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England: 1456 – 1899 (III)
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★ England: 1456 – 1899 (III)

England 1456 – 1899 (III): see England & England: 1456 – 1899 (I) & (II) & (IV) & England: Early – 1455 (I) & (II) & England: 1900 – Date & Great Britain & United Kingdom & Scotland & Wales & Ireland & Northern Ireland & English Civil Wars & Anglo-Saxons & Roman Empire & British Empire & UK Foreign Relations & Vikings & Normans & Europe & War

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31,094.  Nelson was the first of his kind.  He was an inspiring commander who forged a new more personal style of leadership risking his own life alongside his men he died fighting to defend his king and country.  (England & Great Britain & Navy)  Lucy Moore, Great Britons: Horatio Nelson, BBC 2002

 

31,095.  Horatio Nelson was born in 1758 in the village of Burnham Thorpe, two miles from the coast of Norfolk.  (England & Great Britain & Navy)  ibid.

 

31,096.  Nelson was one of the first spin doctors of his own destiny.  He was a master of self-promotion.  (England & Great Britain & Navy)  ibid.

 

31,097.  The French fleet was trapped in a pincer movement ... The battle began with a vengeance.  (England & Great Britain & Navy)  ibid.

 

31,098.  Back in Britain Nelson’s victory at the Nile was being celebrated.  (England & Great Britain & Navy)  ibid. 

 

31,100.  Britain was still at war with France, and the kingdom of Naples was a neutral power ... Sir William Hamilton and Nelson persuaded the king and queen to ally themselves with England.  This was effectively a declaration of war.  (England & Great Britain & Navy)  ibid. 

 

31,101.  It is hard to overestimate the fear of a French invasion at this time.  (England & Great Britain & Navy)  ibid.

 

31,102.  Nelson was hit by a sniper just after one o’clock; the bullet entered his shoulder, went through his lung and severed his spine.  (England & Great Britain & Navy)  ibid.  

 

31,103.  Nelson’s appeal endures because he combined courage with compassion; fated for his successes he never forgot the key to his glory was the loyalty of his men.  He was superman and every man.  The first and his kind and the prototype for all our heroes to come.  (England & Great Britain & Navy)  ibid.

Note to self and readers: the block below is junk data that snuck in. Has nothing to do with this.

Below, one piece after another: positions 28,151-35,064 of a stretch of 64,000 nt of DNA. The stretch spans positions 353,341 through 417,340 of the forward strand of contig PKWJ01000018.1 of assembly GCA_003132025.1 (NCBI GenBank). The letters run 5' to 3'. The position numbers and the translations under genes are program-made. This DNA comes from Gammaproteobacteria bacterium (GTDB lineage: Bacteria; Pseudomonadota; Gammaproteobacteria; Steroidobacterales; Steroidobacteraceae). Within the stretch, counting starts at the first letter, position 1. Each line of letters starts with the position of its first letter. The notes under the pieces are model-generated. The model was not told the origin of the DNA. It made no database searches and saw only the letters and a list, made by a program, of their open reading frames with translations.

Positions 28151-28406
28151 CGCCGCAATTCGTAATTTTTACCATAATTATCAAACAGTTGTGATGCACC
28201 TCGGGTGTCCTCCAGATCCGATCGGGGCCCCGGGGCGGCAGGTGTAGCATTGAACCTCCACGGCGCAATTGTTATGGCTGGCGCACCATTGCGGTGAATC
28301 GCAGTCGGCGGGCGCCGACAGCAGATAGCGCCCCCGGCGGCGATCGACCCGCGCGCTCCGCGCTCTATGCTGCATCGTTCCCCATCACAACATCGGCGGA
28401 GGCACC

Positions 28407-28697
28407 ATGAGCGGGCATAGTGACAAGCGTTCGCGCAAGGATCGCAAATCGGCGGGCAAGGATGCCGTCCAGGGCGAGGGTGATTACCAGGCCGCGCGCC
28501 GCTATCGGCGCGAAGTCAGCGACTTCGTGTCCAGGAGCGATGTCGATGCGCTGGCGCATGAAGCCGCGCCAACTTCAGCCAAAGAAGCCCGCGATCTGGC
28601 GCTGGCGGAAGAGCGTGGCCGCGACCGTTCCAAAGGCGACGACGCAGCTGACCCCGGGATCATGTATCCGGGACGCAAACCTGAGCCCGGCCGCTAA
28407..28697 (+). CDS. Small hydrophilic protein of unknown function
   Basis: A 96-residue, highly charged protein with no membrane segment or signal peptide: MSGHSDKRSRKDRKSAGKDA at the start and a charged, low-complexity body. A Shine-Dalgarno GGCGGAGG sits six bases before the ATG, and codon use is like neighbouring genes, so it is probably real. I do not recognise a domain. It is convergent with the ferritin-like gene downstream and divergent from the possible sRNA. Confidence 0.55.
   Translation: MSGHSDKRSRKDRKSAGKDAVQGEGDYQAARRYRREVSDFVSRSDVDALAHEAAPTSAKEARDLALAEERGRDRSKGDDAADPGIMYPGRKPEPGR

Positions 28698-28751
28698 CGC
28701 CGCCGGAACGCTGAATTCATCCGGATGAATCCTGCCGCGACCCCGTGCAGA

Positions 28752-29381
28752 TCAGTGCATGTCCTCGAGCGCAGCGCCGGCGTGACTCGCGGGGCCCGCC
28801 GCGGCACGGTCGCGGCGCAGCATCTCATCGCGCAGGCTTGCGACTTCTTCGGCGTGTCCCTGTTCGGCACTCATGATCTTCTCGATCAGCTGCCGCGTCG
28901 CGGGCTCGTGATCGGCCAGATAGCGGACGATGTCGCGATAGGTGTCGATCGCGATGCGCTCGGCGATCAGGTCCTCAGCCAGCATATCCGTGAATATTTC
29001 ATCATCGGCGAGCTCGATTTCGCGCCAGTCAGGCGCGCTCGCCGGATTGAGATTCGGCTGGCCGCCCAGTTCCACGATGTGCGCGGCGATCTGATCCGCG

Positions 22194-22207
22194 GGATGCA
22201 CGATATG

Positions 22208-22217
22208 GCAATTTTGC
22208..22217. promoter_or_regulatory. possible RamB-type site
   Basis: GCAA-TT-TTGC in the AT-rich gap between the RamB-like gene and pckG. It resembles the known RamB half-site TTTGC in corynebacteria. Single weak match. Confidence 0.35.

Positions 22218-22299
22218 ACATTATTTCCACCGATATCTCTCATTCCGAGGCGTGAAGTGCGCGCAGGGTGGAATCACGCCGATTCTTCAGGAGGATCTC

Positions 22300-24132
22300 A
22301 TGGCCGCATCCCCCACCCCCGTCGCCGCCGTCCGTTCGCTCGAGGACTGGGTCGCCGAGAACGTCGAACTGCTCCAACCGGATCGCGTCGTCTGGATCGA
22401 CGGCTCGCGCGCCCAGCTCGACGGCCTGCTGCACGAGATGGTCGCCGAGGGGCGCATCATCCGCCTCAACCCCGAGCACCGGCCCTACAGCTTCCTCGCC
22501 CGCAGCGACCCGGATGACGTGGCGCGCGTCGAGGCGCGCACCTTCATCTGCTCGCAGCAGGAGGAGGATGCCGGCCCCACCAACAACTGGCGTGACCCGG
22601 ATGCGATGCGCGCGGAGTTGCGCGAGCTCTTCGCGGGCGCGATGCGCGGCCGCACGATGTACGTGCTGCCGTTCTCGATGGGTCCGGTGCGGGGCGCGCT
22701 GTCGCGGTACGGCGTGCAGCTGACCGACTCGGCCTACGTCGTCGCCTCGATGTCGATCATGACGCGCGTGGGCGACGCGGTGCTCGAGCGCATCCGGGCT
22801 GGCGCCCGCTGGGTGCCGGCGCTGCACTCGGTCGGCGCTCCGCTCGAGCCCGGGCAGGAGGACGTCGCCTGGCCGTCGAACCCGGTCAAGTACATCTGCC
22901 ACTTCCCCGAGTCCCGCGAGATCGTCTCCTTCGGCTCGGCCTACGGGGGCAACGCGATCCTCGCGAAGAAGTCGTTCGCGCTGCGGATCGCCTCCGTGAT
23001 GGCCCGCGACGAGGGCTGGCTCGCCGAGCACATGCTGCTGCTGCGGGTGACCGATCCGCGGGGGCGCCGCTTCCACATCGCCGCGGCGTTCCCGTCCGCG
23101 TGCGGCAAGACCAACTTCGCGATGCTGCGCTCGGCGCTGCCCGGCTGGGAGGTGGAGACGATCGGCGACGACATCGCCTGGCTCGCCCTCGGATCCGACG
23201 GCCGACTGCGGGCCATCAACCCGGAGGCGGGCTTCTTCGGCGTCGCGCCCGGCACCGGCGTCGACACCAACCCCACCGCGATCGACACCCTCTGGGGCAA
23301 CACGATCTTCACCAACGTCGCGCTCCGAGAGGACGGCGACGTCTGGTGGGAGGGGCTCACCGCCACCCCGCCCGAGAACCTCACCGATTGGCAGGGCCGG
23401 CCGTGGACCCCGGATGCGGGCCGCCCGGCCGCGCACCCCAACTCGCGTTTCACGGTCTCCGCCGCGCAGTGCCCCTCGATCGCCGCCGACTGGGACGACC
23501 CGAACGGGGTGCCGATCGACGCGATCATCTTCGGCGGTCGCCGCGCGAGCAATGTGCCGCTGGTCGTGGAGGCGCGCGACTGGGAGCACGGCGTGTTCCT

31,104.  In Britain today many people still feel that they have one quality in common – for many Britons a stiff upper lip remains a badge of national pride.  (England & Great Britain)  Ian Hislop’s Stiff Upper Lip: An Emotional History of Britain I, BBC 2012

 

31,105.  Those who embraced the cult of sensibility weren’t always thinking of others.  (England & Great Britain)  ibid.

 

31,106.  Never before had feeling been so fashionable.  (England & Great Britain & Feeling)  ibid.

 

31,107.  Mary Wollstonecraft – in 1772 this novelist, historian and thinker, produced the first book on female liberation – A Vindication Of The Rights of Woman.  (England & Great Britain & Woman)  ibid.

 

31,108.  The first national icon of the nineteenth century – Admiral Horatio Nelson.  (England & Great Britain)  ibid.

 

31,109.  It was the sober example of Wellington that now spoke most directly to the priorities of Victorian Britain.  (England & Great Britain)  ibid.

 

 

31,110.  Englishmen and Englishwomen across society just did not get emotional in public.  (England & Great Britain & Emotion)  Ian Hislop’s Stiff Upper Lip  An Emotional History of Britain II: Heyday

 

31,111.  The ideal of the stiff upper lip reached its zenith.  (England & Great Britain & Emotion)  ibid.

 

31,112.  Self-control was now becoming a hallmark of the British middle class.  (England & Great Britain)  ibid.

 

31,113.  No-one would repeat [Matthew] Webb’s achievement for thirty-six years.  (England & Great Britain & Swimming)  ibid.

 

31,114.  Something in the ideal of the British character had to change.  (England & Great Britain)  ibid.

 

 

31,115.  He [William Wilberforce] became the conscience of the nation and inspired a generation of eccentric, obsessive yet remarkable individuals.  (England & Great Britain & Slavery & Philanthropy)  Ian Hislop’s Age of the Do-Gooders I, BBC 2010

 

31,116.  Wilberforce could be seen as the godfather of the do-gooders.  (England & Great Britain & Slavery & Philanthropy)  ibid.

 

31,117.  In 1813 an essay was published in a series called A New View of Society.  it was dedicated to Wilberforce as the nation's leading reformer, and it offered up a radical vision ... The key to creating human happiness was to change human character ... Robert Owen.  (England & Great Britain & Philanthropy & Society)  ibid. 

 

31,118.  Owen’s first step was the improvement of workers’ homes.  (England & Great Britain & Philanthropy & Housing)  ibid.

 

31,119.  What happens when people don’t want to be done good to?  (England & Great Britain & Good & Philanthropy)  ibid.